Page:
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I have a visual studio-2010 project which contains lots of source files and header files. Now I need to autobuild this project under the latest Debian GNU/Linux. So I choose to use MinGW. But I need a makefile of this visual studio project. Is there a easy way to translate a vs project into a makefile? Or MinGW can directly build a visual studio project with additional packages or libraries? Any ideas will be appreciated.

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Has this project actually been ported to Linux? Or are you just crossing your fingers and hoping it will compile? Because even if the build system "just worked" (tm), that's no guarantee that the code will actually compile and / or link correctly. –  Chris Nov 10 '11 at 3:13
No, this project hasn't been ported to Linux yet? And I'm not going to do this. I want to develop under windows, and autobuild on linux. –  machinarium Nov 10 '11 at 4:07
Heh, sorry, that's a pipe dream. Unless you're using totally cross-platform libraries (boost, qt, etc), making zero system calls (it's probably happening and you don't even realize it), and a cross-platform build system (like cmake), this simply isn't ever going to happen. Getting C / C++ projects to be cross-platform is usually quite a chore. Also I'm not sure what "autobuild" means in this context. A compile farm? automake? –  Chris Nov 10 '11 at 5:59
Hm, "Autobuild" means the build can be done using a script(e.g. makefile). –  machinarium Nov 10 '11 at 6:04
That's not autobuild. That's make. And there are many many flavors of it. You should really look at cmake, it can generate both linux makefiles and visual studio projects. However as I hope I've emphasized, this is no guarantee that the code will actually compile on the other architecture. –  Chris Nov 10 '11 at 6:07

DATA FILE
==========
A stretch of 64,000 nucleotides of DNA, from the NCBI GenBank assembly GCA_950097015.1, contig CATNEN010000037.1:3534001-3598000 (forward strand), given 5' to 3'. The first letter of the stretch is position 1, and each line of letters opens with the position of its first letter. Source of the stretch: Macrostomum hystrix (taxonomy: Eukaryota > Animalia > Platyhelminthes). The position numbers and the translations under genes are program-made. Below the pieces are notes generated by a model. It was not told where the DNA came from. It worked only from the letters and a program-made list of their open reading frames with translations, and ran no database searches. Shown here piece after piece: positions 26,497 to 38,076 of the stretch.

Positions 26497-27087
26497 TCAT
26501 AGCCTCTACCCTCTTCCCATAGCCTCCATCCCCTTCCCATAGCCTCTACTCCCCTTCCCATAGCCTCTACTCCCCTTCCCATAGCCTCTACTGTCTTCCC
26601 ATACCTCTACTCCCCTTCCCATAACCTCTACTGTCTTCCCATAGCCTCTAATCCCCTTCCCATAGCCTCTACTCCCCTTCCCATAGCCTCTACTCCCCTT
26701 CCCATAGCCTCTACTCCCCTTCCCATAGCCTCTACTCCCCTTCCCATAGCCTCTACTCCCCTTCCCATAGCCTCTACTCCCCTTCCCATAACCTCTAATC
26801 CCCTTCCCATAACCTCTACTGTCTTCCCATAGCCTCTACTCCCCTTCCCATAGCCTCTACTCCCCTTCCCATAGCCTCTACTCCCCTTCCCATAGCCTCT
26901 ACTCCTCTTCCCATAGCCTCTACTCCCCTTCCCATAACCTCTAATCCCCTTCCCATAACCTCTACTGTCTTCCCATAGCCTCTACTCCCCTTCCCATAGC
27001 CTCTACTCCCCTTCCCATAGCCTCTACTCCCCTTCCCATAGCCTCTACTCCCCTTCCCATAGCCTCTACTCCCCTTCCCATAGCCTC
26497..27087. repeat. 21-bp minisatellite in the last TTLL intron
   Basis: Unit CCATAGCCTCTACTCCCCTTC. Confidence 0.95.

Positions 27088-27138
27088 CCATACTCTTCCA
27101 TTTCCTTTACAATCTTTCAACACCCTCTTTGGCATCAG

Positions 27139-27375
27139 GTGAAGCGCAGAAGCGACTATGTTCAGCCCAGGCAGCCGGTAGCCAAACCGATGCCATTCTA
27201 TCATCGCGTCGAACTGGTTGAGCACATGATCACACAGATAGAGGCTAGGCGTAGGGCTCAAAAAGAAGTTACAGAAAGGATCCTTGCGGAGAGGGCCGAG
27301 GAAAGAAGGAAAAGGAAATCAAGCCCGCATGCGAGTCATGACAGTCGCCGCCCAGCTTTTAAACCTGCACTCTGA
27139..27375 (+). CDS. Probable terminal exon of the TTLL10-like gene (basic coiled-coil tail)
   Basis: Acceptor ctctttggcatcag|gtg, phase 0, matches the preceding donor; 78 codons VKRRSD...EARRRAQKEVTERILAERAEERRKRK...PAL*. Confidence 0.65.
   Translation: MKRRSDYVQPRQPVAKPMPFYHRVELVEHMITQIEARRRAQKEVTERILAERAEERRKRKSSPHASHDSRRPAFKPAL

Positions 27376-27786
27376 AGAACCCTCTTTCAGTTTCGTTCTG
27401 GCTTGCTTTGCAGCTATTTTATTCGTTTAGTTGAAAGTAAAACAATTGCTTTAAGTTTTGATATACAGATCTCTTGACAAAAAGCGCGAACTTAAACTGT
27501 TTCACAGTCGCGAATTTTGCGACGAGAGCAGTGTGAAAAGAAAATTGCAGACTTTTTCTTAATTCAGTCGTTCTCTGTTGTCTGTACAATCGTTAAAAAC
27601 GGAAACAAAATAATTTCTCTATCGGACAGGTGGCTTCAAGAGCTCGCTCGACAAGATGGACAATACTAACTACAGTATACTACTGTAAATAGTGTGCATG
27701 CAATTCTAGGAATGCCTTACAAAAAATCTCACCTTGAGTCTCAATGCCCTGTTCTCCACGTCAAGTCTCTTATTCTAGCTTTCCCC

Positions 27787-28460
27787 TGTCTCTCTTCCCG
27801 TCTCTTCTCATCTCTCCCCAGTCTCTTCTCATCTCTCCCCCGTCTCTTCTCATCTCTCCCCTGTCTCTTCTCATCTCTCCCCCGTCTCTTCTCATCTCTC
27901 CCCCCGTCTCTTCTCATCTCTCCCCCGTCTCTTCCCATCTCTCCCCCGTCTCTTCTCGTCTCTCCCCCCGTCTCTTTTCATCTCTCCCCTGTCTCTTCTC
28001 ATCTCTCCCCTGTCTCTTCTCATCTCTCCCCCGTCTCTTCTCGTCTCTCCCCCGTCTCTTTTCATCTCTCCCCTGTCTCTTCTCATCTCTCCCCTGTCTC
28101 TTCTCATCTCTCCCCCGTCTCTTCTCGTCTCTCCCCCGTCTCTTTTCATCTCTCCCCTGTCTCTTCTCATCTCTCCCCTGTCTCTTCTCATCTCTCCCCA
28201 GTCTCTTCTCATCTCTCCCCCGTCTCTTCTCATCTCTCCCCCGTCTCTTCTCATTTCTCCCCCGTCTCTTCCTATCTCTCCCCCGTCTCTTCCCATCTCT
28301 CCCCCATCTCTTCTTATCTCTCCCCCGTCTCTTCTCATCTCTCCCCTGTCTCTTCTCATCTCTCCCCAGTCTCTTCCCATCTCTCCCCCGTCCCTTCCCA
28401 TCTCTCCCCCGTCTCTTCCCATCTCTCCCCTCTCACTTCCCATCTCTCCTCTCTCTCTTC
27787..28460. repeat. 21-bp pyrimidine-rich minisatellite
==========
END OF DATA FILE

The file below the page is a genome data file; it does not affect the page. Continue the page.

2 Answers 2

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If you want to port building of your program permanently to GNU/Linux, I'd recommend to switch to the autotools (autoconf and automake). The autotools are very widespread and have excellent cross-compilation support. (on the other hand, also a somewhat earned reputation for weirdness.) While there is no auto-translation from VS projects I'm aware of, compilation of a single program can be as simple to set up as finding all source and header files, listing them in the Makefile.am appropriately and writing a rule for Windows objects.

If the transition to MinGW isn't written in stone or a continuing two-compiler build scenario is likely, go with cmake like the commenters suggested. While I've always found CMake to be a major pain for non-maintainer builds (common for open-source software), it has a good reputation for generating all kinds of build description files like Makefiles and VS projects.

One way or the other, you'll have to convert your project by hand. It can be quite easy for a normal project structure, but it has to be done.

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I do not know of any tool-chain which is capable of doing this out of the box. CMake (and all the other meta makefile generators) only offer a one-way conversion: they can generate a Visual Studio project/solution once, but there is no way to automatically synchronize with changes made in VS/MSBuild configurations. Writing and maintaining CMake (or PreMake or whatever) configurations is a pain and it only makes sense, if your primary development platform is anywhere outside the Microsoft platform.

There is an interesting alternative though: xbuild - a port of MSBuild which is the build system behind the intelligence of VS. Theoretically, one could extend the system to support MSBuild configurations generated by Visual Studio and define conversion rules for proper C++ tool-chains on other platforms (even in a two-way manner). The declarative, XML based nature of MSBuild/XBuild is a huge win compared to autotools/make which have costed me far too much time and inconvenience in my developer's life. MSBuild/XBuild are both implemented as a purely managed framework with well designed architecture so that extensions are quite easy to implement. Of course, this only pays off if you (or your company) are seriously thinking about large scale cross platform support.

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